NHSX, the health service technology unit responsible for the government’s failed contact-tracing app, attempted to block rival apps to protect its own, hampering efforts to track the early spread of the coronavirus.
Developers were urged to stop work by NHSX and the Ministry of Defence, who told them their apps might distract attention from NHSX’s app when it launched. Last week the app was abandoned after three months, with work beginning on an alternative design without any deadline.
Prof Tim Spector, of King’s College London, said that NHSX had treated his Covid symptom tracker research team as “the enemy”. “We were hampered from the beginning, in March when we first contacted NHSX,” he told the Observer. “They were very worried about our app taking attention away from theirs and confusing the public.
“Lots of signals went to places like the universities, my university, the medical charities and the royal colleges not to back our app because that would interfere with their one.”
When the pandemic hit the UK, tech workers, academics and health professionals responded to Boris Johnson’s call for a national effort by creating smartphone apps to help track the spread of the virus.
The Covid Sympton Study app has 3.5 million users and has helped chart the emergence of symptoms such as the loss of taste and smell. Evergreen Life, with 800,000 users, has been working with the universities of Liverpool and Manchester and spotted signs of the outbreak in Middlesbrough before tests had been carried out. The government’s app, meanwhile, was downloaded by tens of thousands of people on the Isle of Wight and never formally launched.
The rival apps could still form a vital part of the early warning system if, as some scientists fear, a second wave of Covid-19 hits the UK. The Covid Symptom Study app indicates that while the number of people reporting symptoms across the UK has been decreasing, numbers in London have remained static for the last three weeks.
Spector said that although people in the NHS had wanted to work with his team, they told him privately that everything needed to go through NHSX, which was set up by Matt Hancock after he became health secretary, and previously operated outside the main structure of the health service. “We naively thought they would sort of take our app over or incorporate them into one,” he said. “The whole point was to help the NHS, to find the hotspots so they could get the resources to the right hospitals.”
Instead, he said he was told the app was a problem. “The idea was that this NHSX app was going to be the saviour, another world-beating thing,” Spector said. “It was going to be an all-singing, all-dancing app that does everything: diagnoses you, it tells you about tests for you and who you’ve come into contact with.
“They were saying ‘this will make your app redundant’. Their app would come out, there’d be a huge blaze of publicity and everyone would drop our app. We said, ‘well, if that does happen, we’ll hand over and work with you, it’s in the interests of the country.’ Theirs just got more and more delayed – nothing ever happened. Ours got more and more successful,” Spector said.
Had ministers backed the app in England, more people would have signed up more quickly, Spector said. “We would have got more fine-grained data earlier. Their attitude prevented other branches of government working with us.” Users of the Covid Symptom Study who report symptoms can now order a test directly through the app. “That would have started earlier,” he said.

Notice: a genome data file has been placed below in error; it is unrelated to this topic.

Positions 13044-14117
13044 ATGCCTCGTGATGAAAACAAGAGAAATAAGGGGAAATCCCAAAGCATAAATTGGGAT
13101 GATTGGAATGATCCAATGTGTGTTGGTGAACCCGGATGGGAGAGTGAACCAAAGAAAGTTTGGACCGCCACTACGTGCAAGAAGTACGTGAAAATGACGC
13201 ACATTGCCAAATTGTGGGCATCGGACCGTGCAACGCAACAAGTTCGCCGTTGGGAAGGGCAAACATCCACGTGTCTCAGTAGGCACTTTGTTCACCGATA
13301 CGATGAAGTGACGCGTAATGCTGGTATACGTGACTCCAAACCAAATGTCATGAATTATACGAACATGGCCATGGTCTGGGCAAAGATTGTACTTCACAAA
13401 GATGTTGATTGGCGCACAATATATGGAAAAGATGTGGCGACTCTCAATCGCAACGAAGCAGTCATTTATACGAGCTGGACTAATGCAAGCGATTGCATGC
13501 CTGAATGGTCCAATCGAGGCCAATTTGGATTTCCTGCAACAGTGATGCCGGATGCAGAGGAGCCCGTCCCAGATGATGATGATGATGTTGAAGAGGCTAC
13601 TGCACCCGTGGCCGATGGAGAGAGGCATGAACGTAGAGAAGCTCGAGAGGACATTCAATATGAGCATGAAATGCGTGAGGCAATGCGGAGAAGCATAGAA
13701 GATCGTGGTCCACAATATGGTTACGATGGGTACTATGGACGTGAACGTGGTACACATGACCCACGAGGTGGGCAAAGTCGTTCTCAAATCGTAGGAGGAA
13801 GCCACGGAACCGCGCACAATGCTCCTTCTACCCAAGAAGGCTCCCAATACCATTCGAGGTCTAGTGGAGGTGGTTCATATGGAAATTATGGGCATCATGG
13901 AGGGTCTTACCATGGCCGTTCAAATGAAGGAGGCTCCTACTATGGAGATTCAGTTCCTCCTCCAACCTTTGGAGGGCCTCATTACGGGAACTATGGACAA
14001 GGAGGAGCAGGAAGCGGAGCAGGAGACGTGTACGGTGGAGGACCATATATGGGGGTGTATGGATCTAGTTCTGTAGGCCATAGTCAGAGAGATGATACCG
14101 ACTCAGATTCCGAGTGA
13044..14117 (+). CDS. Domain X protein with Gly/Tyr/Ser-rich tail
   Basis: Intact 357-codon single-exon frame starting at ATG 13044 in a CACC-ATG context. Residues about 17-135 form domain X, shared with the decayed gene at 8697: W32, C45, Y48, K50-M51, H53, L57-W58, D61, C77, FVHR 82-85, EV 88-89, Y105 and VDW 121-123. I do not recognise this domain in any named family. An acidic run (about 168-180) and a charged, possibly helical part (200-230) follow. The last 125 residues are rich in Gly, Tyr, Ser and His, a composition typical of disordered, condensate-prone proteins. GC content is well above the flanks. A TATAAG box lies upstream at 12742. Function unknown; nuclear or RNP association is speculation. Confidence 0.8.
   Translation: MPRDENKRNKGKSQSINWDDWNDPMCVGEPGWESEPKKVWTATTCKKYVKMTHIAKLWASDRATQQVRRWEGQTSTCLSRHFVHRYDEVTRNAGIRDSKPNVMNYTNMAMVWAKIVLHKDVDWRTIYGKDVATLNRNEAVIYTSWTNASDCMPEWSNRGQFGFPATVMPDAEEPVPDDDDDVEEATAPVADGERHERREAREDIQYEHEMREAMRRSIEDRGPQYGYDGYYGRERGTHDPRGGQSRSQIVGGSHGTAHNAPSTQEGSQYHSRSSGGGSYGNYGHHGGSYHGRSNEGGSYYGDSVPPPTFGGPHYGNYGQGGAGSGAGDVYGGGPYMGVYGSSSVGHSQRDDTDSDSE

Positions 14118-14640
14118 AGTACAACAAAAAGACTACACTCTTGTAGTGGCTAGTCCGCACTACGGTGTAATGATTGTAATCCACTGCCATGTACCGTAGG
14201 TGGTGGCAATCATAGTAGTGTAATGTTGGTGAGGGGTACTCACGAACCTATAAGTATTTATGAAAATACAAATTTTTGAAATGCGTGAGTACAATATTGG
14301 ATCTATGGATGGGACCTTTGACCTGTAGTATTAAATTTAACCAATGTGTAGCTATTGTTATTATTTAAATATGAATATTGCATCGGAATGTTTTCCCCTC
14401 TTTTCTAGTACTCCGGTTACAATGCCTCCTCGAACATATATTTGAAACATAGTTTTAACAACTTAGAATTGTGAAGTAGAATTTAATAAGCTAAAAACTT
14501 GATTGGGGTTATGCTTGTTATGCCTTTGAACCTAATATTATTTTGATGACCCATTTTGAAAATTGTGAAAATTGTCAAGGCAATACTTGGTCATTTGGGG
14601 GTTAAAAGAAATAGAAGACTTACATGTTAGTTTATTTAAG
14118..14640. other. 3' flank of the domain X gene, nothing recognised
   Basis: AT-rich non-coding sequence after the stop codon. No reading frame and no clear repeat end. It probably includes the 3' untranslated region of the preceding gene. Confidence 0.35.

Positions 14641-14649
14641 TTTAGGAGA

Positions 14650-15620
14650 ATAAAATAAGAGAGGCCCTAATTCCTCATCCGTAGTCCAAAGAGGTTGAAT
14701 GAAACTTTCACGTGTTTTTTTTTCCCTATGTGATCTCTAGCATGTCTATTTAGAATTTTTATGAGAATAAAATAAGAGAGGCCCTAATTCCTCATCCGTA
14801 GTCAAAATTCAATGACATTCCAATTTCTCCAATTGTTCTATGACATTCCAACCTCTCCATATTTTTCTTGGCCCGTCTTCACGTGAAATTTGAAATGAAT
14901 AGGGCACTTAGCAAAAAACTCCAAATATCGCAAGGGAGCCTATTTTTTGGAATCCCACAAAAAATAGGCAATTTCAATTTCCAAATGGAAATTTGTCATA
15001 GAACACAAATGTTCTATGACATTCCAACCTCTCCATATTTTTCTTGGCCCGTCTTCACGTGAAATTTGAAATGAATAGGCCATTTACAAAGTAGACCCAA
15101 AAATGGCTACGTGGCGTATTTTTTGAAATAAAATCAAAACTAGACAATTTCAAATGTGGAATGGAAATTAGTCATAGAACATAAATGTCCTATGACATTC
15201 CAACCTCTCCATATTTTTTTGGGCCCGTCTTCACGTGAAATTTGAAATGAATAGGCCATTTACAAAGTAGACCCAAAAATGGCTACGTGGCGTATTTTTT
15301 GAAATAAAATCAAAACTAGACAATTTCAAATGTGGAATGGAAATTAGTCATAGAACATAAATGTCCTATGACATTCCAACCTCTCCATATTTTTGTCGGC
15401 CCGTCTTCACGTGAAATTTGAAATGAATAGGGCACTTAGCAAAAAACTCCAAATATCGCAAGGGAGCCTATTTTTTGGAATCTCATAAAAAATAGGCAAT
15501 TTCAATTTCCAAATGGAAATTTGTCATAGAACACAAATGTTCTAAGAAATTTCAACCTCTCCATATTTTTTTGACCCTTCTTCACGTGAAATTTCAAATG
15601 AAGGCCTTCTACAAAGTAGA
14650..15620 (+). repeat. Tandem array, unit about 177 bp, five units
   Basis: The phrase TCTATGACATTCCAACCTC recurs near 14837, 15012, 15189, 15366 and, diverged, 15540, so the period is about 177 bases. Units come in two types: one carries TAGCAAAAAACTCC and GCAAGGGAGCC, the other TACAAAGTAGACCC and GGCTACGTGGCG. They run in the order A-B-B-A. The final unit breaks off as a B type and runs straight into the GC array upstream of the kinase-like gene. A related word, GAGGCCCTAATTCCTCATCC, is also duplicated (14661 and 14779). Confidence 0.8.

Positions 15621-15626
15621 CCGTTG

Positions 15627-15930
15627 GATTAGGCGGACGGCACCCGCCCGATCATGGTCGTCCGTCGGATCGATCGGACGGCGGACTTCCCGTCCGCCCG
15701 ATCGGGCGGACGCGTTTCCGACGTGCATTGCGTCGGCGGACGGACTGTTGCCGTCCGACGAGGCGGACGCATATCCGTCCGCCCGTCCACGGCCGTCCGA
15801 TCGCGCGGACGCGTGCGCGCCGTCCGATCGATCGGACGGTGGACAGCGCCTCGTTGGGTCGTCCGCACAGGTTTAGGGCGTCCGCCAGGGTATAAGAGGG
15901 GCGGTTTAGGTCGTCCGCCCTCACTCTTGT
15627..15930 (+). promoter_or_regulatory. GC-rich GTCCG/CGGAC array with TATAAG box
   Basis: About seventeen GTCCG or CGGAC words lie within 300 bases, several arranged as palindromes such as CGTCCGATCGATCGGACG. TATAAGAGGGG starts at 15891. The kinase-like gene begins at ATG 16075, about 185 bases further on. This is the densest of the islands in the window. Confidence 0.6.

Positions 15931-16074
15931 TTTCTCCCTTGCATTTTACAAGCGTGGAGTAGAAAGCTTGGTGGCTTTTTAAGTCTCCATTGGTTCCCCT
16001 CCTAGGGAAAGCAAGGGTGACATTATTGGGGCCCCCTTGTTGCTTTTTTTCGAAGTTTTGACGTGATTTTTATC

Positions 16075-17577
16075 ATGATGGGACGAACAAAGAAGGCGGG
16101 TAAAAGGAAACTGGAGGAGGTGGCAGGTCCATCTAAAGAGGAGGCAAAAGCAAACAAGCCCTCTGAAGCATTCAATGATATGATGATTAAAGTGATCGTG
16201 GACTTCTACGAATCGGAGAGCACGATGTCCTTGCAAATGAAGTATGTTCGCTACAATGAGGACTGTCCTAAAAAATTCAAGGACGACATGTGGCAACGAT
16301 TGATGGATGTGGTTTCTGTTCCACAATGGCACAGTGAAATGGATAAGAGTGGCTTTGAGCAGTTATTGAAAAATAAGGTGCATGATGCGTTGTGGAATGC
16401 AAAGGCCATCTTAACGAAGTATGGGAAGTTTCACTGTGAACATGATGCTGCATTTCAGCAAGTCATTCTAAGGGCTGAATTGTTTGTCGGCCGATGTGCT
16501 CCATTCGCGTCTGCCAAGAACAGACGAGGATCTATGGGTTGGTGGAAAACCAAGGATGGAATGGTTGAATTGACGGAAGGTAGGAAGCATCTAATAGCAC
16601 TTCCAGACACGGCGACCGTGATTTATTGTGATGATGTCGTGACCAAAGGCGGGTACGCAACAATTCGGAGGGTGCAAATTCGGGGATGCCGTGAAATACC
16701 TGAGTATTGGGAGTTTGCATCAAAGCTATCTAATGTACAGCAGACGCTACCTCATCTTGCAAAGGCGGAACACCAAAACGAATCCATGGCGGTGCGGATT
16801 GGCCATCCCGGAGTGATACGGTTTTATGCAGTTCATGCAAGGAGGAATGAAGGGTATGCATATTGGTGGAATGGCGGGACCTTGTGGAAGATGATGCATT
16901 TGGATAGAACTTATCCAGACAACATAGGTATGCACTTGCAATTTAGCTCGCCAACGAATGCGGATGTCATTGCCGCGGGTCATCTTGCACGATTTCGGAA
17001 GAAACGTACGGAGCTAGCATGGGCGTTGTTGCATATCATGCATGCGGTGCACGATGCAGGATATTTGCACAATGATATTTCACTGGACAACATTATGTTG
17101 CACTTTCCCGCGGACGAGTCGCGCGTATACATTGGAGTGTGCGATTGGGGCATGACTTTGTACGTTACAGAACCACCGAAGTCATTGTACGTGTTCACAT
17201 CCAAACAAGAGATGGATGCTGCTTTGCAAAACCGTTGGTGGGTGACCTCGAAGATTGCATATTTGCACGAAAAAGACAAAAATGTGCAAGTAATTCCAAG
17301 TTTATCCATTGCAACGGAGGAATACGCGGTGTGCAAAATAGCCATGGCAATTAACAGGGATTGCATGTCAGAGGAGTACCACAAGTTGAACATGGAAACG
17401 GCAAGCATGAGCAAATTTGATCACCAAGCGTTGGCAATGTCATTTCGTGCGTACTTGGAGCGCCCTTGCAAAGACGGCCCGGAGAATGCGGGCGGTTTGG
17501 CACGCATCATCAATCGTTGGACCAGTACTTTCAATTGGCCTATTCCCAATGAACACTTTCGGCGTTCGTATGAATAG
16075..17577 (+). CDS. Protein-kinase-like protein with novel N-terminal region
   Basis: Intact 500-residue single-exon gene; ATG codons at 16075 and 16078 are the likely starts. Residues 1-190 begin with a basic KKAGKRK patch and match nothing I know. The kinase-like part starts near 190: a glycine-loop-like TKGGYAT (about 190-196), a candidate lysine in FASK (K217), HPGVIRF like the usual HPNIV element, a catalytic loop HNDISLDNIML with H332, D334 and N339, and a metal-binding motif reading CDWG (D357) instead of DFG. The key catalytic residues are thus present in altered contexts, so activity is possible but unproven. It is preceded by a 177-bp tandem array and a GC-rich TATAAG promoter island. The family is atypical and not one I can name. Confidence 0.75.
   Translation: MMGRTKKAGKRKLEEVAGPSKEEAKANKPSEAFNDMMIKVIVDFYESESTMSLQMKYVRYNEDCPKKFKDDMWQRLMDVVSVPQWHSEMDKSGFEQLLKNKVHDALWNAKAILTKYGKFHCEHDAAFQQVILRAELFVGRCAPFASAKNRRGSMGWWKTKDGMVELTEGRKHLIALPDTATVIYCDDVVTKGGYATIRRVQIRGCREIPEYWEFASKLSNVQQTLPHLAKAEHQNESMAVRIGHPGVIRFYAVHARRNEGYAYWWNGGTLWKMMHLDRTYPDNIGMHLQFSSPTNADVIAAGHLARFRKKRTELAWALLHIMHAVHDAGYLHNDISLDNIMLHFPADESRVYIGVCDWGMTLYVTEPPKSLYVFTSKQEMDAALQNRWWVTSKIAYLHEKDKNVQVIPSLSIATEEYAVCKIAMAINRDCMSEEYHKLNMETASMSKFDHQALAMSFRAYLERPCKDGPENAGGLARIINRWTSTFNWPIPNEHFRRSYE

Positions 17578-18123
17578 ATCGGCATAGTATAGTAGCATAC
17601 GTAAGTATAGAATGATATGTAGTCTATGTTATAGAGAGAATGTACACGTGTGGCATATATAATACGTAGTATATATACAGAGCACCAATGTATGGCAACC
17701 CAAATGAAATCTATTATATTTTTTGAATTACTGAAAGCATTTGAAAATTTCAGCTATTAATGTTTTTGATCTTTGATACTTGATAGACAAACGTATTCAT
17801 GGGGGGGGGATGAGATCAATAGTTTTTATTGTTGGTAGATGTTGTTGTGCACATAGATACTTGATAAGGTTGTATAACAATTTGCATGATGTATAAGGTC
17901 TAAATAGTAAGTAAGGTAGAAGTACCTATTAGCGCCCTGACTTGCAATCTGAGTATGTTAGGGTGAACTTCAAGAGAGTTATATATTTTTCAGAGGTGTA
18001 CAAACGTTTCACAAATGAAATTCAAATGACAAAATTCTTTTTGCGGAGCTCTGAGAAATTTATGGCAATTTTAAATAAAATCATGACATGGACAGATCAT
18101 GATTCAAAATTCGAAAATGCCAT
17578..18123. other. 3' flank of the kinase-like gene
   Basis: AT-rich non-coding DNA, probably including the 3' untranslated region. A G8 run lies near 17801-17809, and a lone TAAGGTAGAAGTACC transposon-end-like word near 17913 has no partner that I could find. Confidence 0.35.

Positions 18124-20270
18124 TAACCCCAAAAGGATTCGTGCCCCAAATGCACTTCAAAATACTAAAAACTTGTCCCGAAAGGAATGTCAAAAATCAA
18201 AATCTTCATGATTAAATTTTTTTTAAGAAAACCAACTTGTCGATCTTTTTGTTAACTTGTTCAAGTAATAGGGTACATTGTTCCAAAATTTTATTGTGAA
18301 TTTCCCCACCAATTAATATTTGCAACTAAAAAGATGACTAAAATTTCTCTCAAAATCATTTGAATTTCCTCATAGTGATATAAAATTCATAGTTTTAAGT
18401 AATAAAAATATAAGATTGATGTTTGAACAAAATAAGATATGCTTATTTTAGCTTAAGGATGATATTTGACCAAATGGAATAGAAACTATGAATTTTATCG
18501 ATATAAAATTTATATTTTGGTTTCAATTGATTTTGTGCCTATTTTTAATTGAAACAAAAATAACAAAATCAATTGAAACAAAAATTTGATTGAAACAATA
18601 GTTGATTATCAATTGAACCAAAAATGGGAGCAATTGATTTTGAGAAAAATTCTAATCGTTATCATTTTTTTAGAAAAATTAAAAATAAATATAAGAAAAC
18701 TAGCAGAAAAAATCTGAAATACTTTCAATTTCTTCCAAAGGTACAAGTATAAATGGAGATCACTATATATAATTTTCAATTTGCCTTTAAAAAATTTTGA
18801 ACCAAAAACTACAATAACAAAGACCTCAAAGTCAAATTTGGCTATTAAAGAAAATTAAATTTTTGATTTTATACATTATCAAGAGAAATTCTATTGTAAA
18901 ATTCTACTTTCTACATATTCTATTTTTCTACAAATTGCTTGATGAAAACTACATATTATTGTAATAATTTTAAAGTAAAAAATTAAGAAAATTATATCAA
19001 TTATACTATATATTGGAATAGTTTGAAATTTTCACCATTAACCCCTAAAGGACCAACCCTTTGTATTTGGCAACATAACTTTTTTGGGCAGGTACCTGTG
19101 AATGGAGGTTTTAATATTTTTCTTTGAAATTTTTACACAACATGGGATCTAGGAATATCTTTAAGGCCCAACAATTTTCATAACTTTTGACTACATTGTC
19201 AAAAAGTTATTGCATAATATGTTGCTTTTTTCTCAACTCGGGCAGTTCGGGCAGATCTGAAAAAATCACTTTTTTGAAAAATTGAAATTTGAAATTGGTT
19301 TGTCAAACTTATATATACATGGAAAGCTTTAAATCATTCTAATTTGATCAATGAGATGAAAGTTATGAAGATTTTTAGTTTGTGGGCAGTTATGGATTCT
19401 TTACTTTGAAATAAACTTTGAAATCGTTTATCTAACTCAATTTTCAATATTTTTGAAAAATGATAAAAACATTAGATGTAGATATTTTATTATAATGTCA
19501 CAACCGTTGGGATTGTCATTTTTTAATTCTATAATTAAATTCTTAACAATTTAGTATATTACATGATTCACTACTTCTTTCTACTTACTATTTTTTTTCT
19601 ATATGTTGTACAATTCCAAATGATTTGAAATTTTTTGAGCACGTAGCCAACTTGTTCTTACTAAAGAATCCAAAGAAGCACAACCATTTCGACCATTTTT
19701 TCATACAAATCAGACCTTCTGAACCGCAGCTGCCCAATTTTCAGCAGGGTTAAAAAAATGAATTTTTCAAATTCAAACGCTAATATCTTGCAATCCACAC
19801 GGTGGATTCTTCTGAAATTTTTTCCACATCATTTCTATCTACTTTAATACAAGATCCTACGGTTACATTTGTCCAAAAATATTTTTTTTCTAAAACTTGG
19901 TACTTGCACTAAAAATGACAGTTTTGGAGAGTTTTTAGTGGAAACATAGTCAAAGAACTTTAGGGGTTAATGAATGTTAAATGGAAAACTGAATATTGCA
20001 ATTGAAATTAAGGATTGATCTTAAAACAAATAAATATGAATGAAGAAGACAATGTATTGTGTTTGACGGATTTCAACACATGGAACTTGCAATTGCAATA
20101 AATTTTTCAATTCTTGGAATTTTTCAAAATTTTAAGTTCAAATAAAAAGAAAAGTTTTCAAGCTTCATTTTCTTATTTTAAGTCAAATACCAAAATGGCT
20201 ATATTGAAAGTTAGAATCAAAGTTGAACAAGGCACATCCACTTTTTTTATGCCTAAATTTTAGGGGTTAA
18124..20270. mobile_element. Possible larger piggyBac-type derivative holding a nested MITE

Spector said he was working with the joint biosecurity centre, which has been set up to create an early warning system for Covid-19 and other disease. “Plenty of people within the NHS have been very helpful,” he said, naming Sir Patrick Vallance, the government’s chief scientific adviser. Kings will be launching a campaign on Monday to persuade the government to support the app.
The devolved administrations in Wales and Scotland also adopted the app early on. “We have proportionally many more users there,” he said. “I know, from speaking to other people from the Ministry of Defence who were helping out, they put even more pressure on some of the other apps to close them down early.”
NHSX has set up “Project Oasis” to gather data from eight tracking apps. One technology firm characterised the relationship between them as “keep your friends close and your enemies closer”.
Ian Gass of Agitate, which set up Ink C-19, an app designed to make reporting symptoms as simple as possible, said he was approached by government in March and described the interaction as “not friendly”: “Not that it was aggressive, but I got the impression that there was just a lot of panic going on in governmental circles, and they didn’t know what to do or how to do it. They intimated that they’re doing stuff, and we don’t want others doing it.”
Agitate is a leading expert in tech security and Gass tried to advise NHSX in March that its app design, which attempted to use Bluetooth signals to sense when a phone came close to another, was flawed. In theory, the app was supposed to keep a record of other phones, and if a person developed symptoms, the app could send an alert to those phones. Yet the app only recognised 4% of Apple phones using Bluetooth.
“The whole overall approach at the moment is this weird, almost paranoid state where the government says publicly that they’re asking for help, but then they don’t want it,” Gass said.